"The state agency responsible for this program should have the autonomy to evaluate and apply site-specific management and work cooperatively with stakeholders. In addition to state agency-initiated corridor identification, the legislation might also include a process for the public to submit a petition to designate a corridor." IDFG will be the state agency since they are already involved, and are already autonomous as an executive agency overseen by a Governor appointed commission. Since wildlife have already been "...declared to be the property of the state of Idaho", that leaves Idahoans out of any decisions. The petition rubbish is for NGO members to create, giving a false appearance that there is public support for this corridor agenda. It has been done by them before on other issues, and is another reason for the capacity building.
"Legislators can require relevant state agencies to conduct statewide connectivity analyses using the best available science." Connectivity studies have already been conducted on wildlife linkage areas on Idaho roads and by American Wildlands. Wildlife corridors are used as linkage points between existing protected areas for connectivity.
"State legislation could include a provision that directs a state’s wildlife authority responsible for the SWAP to develop a revision that formally recognizes habitat connectivity as a priority as well as includes actionable management items to identify and conserve wildlife corridors." CLLC knows dang well IDFG is responsible for SWAP which is considered a "living" document that can be updated as new data becomes available, how convenient for the CLLC agenda. While connectivity is currently addressed in different SWAP sections, it is yet to be a priority, which is a CLLC goal.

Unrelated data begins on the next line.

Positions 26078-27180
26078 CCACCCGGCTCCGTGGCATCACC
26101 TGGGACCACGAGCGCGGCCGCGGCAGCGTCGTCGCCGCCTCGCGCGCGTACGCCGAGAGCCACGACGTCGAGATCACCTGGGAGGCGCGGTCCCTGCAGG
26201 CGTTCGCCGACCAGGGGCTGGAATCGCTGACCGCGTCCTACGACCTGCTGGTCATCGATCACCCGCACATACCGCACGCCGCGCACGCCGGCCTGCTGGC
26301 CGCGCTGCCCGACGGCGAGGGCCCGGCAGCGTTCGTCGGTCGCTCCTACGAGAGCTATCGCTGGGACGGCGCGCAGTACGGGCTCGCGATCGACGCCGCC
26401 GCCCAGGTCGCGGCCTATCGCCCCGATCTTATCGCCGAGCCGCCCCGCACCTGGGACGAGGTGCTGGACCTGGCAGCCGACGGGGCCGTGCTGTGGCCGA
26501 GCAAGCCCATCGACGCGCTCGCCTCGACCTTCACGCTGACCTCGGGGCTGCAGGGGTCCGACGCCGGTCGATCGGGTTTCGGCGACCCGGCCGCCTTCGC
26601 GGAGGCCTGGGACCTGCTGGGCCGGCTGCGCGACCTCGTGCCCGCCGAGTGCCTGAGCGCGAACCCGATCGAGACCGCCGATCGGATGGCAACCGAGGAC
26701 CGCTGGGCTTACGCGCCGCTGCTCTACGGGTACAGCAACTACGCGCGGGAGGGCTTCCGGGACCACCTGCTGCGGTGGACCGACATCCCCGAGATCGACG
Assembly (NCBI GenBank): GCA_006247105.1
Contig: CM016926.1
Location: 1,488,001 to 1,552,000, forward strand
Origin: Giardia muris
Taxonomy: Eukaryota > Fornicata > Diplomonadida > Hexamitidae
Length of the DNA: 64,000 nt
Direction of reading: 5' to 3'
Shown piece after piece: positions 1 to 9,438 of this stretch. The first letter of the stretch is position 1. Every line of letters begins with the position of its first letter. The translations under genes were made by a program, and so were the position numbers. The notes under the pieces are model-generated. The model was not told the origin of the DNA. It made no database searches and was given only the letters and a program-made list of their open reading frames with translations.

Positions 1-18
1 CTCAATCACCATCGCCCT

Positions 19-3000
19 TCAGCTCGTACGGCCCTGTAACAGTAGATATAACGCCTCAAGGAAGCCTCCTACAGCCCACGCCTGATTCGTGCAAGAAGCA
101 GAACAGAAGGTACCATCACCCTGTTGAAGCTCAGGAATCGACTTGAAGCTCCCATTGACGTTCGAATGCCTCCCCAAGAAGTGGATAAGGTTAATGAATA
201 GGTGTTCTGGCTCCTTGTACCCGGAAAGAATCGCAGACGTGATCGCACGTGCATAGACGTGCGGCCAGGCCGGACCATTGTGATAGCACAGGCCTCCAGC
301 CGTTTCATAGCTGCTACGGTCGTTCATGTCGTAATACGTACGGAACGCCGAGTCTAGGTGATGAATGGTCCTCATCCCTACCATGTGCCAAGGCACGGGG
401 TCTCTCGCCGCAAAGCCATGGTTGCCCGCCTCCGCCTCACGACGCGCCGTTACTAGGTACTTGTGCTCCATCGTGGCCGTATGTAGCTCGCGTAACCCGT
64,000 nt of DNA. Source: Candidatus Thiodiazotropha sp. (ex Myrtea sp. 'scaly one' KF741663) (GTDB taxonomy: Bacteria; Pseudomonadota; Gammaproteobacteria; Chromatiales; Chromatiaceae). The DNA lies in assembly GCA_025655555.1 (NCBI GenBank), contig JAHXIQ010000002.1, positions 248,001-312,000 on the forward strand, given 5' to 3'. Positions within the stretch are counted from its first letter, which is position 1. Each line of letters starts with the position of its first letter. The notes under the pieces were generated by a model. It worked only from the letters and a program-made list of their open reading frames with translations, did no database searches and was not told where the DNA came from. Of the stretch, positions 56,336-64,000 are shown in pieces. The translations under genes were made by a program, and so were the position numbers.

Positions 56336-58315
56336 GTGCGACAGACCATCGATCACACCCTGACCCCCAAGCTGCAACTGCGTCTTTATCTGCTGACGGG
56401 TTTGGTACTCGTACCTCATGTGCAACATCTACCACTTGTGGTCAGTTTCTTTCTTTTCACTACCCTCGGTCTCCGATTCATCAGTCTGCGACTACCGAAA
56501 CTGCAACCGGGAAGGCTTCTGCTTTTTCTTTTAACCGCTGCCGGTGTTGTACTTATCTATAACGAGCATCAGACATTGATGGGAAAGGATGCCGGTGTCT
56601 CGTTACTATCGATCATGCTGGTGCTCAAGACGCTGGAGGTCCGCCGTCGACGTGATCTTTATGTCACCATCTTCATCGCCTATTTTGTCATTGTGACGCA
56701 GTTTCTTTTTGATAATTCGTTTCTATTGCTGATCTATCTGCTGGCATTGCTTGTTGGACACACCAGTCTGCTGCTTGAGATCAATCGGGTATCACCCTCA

"State agencies governing the management of wildlife, transportation, and energy should be required to develop BMPs for habitat connectivity. In areas where habitat corridors have been identified, these BMPs should be legally binding to ensure that habitat connectivity and wildlife movement are preserved." "State legislators could direct relevant state agencies to develop BMPs to protect habitat connectivity and wildlife movement for all activities permitted on state lands that are likely to otherwise result in environmental harm." Another area that has already been implemented between IDFG and ITD, and enhanced through the ITD Ecological approach agreement with the Federal Highway Administration, which just happens to be a CLLC partner as well. Once again Rob Ament and Gregg Servheen are involved.
"There are many potential policy approaches to encouraging conservation action on private lands. The most well-known approach is a conservation easement...". Within the McArthur Lake Wildlife Corridor aggressive action has already taken land for easements by federal and Idaho agencies in partnerships with NGOs. Forever prohibiting land use is the goal with wildlife corridors.
"Authorize state agencies to institute public-private partnerships...fund state programs to engage citizens in citizen-science projects...that need additional data for decision-making around connectivity policymaking...request information from citizens...to help inform where wildlife corridors exist...". IDFG is already moving towards corporatism, aided by federal legislation. The "citizen-science" actually references the IDFG Idaho Master Naturalist program which partners with Y2Y, and since the data has already been collected for connectivity corridor linkages, the stage has been set to feed it to legislators. Other data collection is already in place through the IFWIS, a member of NatureServe, with a special category for land management and conservation which is not accessible to the general public. The Great Northern LCC already created the Decision Support System (DSS) called Data Basin, in which Gregg Servheen participated with his "best science".